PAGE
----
The slow pace of change in the military often is compared to the long process of turning around an aircraft carrier. However, the Air Force has been making rapid changes to the way special operators are recruited, prepared, assessed and trained.
The evolving Air Force Special Warfare (AFSW) program has taken best practices from other Special Operation Command units and developed its own ground-breaking systems to make a better special operator.
Here is a question from a young man who has noticed the changes over the past four years as he looks to join as a pararescueman.
About four years ago, I considered joining the Air Force Pararescue program out of high school. However, I decided to go to college before joining the Air Force. Now I am ready physically, but I have discovered things have changed based on what the recruiter is telling me today.
My questions are:
What does my journey look like now as I take the Special Warfare Open Enlistment program as a recruit? How do I earn a position into PJ training and has that training pipeline changed as well? Thanks for your advice over the years - Phillip
Thanks for your note and good job for waiting to join until you are actually ready. Things have changed in the battlefield airmen designation, the open enlistment recruiting process and the preparatory phases added into the Air Force Special Warfare pipeline.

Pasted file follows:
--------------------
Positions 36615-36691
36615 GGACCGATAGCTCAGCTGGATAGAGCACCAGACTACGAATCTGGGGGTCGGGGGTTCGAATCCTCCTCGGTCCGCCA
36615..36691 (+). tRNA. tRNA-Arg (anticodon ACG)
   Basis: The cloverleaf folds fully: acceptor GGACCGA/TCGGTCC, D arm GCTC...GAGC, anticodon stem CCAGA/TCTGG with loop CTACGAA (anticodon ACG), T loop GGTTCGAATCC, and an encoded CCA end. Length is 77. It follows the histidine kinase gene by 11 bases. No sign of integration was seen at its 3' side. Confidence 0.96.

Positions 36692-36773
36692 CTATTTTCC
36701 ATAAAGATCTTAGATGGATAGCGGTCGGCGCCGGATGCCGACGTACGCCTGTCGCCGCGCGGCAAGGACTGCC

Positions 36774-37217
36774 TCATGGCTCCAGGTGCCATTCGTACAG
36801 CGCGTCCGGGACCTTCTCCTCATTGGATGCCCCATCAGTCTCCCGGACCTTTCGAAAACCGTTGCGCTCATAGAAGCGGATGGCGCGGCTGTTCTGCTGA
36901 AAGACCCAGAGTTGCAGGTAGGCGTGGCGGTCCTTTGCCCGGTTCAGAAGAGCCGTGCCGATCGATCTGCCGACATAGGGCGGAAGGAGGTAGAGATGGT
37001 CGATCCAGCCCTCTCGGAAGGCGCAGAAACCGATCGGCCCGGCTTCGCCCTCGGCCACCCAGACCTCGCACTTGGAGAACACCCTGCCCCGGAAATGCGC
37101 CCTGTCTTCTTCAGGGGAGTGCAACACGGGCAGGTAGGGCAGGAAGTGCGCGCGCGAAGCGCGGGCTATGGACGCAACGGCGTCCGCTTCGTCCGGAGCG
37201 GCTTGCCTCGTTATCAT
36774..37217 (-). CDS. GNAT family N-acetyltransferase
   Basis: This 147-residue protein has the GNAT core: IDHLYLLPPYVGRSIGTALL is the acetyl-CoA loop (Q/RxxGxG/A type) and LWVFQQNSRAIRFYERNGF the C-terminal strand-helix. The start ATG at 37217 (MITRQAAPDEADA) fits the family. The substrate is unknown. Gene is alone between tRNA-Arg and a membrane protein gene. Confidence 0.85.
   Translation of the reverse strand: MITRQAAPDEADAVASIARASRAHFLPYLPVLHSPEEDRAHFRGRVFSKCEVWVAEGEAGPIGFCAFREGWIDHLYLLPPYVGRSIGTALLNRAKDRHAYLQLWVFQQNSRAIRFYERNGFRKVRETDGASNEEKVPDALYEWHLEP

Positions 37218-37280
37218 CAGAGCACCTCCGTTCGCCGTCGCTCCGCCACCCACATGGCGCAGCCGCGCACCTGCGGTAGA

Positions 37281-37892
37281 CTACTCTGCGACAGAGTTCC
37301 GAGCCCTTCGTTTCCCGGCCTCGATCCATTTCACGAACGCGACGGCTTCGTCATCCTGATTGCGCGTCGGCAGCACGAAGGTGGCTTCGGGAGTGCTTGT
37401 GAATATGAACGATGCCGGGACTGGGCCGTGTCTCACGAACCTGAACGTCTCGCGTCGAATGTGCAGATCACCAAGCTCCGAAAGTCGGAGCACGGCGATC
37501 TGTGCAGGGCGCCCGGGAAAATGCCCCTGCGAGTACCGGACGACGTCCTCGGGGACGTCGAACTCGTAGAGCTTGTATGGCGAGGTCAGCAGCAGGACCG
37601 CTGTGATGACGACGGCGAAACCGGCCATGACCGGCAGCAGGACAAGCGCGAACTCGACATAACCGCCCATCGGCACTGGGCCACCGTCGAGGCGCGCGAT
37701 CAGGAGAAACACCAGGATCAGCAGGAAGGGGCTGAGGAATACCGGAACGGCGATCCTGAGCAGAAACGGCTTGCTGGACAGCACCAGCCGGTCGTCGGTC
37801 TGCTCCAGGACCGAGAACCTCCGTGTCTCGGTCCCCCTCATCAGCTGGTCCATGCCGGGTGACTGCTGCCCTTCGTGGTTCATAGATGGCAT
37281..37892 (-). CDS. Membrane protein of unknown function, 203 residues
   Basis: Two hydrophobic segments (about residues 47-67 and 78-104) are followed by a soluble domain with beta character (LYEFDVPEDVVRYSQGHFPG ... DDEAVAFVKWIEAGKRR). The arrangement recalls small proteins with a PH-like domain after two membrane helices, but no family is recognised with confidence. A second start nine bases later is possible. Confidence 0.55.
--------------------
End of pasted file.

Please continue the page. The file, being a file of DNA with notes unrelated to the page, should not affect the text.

The good news is that the Air Force Special Warfare community is looking for older and more mature candidates to fill its very demanding Air Force specialty codes (AFSE). The training pipeline has changed since you originally looked into the process of joining an Air Force pararescue. If you want to become a pararescueman (PJ), you still can by performing well on pre-basic physical ability and stamina tests and during the AFSW prep course and the AFSW assessment and selection.
When you fill out your "dream sheet," you will get to put into writing that you prefer to continue training in the PJ pipeline, and you will find out whether you made it after assessment and selection.
I spoke with MSgt. Blout (CCT), Special Warfare Preparatory Course superintendent in Joint Base San Antonio-Randolph, Texas, about the recent changes. From the AFSW Training Wing:
"The Air Force's Special Warfare Training Wing has refined its training program for Airmen attempting to enter the Tactical Air Control Party, Special Tactics/Guardian Angel (STGA) weapons systems, in an effort to create more well-rounded future operators. Guardian Angel is comprised of Combat Rescue Officers, Pararescuemen, Special Reconnaissance (SR) and Survival, Evasion, Resistance and Escape (SERE) Specialists and uniquely trained support personnel dedicated to the Air Force core function of Personnel Recovery."
My recommendation is to assess yourself and see how you do on the Air Force PAST. When you are crushing that test, go to your local Air Force Special Ops recruiter. Blout also said, "Recruits will be tested and evaluated prior to basic military training [BMT] by operators/mentors and have to qualify to be part of the AFSW Open Enlistment Program."